Like other IRA accounts, IRA CDs also offer tax advantages. Contributions made to a traditional IRA CD may be tax-deductible, while earnings on both traditional and Roth IRA CDs are tax-deferred until withdrawal during retirement.

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IRA Savings Account vs IRA CD: How They Compare?

Similar to how regular savings account and CD work, the main differences between an IRA Savings Account and an IRA CD are the interest rate and the flexibility of access to funds.

Similar to regular CDs and savings accounts differences, IRA CD offers a higher interest rate, but requires you to leave your money in the account for a fixed period of time, ranging from a few months to several years, depending on the term of the CD.

IRA savings accounts are more flexible in terms of liquidity compared to IRA CDs. This means that you can transfer funds from your IRA savings account to other parts of your IRA without any penalties or fees, as long as the money remains within your IRA.

However, IRA CDs are less liquid, and if you withdraw money from them before they mature, you'll typically be subject to a penalty, even if the money remains within your IRA.

If you need to take advantage of other savings products within your IRA, it would be simpler to move funds from an IRA savings account since it provides more liquidity compared to an IRA CD.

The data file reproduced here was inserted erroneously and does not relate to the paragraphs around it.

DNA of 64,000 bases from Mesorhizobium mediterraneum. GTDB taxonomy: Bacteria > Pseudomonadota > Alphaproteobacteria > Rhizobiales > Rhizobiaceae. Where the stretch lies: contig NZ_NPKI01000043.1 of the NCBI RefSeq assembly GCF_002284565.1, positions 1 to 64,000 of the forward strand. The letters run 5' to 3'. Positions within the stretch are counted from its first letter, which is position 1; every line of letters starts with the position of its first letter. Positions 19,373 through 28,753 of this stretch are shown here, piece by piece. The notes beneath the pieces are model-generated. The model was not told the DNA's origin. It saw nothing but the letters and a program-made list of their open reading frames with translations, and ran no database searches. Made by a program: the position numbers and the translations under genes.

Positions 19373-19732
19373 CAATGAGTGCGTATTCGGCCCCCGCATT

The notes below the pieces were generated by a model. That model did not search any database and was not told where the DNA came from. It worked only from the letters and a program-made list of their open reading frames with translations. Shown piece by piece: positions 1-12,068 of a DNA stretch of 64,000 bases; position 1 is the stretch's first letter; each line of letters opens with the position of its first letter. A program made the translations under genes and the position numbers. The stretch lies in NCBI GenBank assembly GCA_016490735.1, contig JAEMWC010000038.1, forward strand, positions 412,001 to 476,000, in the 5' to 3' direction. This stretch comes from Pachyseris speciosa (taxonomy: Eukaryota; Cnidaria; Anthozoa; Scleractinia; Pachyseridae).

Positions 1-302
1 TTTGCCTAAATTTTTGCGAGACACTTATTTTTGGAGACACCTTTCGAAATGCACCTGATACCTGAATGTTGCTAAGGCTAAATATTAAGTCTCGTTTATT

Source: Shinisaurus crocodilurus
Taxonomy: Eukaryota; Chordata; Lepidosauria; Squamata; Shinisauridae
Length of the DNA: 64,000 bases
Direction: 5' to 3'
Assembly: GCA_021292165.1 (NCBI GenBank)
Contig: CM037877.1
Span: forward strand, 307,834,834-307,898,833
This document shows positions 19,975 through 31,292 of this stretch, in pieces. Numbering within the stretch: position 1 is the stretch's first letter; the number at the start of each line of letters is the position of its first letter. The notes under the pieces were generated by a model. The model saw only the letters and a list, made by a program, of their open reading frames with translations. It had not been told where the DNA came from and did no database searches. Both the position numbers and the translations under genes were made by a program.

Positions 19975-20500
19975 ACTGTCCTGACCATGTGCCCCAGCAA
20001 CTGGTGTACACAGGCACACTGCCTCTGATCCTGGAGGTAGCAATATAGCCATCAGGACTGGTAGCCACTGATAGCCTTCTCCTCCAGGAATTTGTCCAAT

IRA Savings Account vs IRA CD (2)
(Photo by Koyso Studio/Shutterstock)

Where You Can Open IRA Saving or IRA CD?

When it comes to opening an IRA Savings account or IRA CD, there are several options available to you. One common choice is a traditional bank or credit union, which may offer both types of accounts. These institutions typically have physical branch locations that you can visit to open an account, or you can open one online or over the phone.

If you prefer to invest with a brokerage firm, many of these companies also offer IRA Savings accounts and IRA CDs. These firms may have more investment options available than traditional banks or credit unions, such as stocks, bonds, and mutual funds.

How To Open It?

The process of opening an IRA Savings account or IRA CD varies depending on the financial institution you choose. Here are some general steps you can follow to open an IRA account:

  1. Choose a financial institution: Research different banks, credit unions, and brokerage firms that offer IRA accounts. Compare the interest rates, fees, and investment options available to determine the best fit for your needs.

  2. Gather required information: To open an IRA account, you'll typically need to provide personal information such as your name, address, social security number, and date of birth. You may also need to provide employment and income information.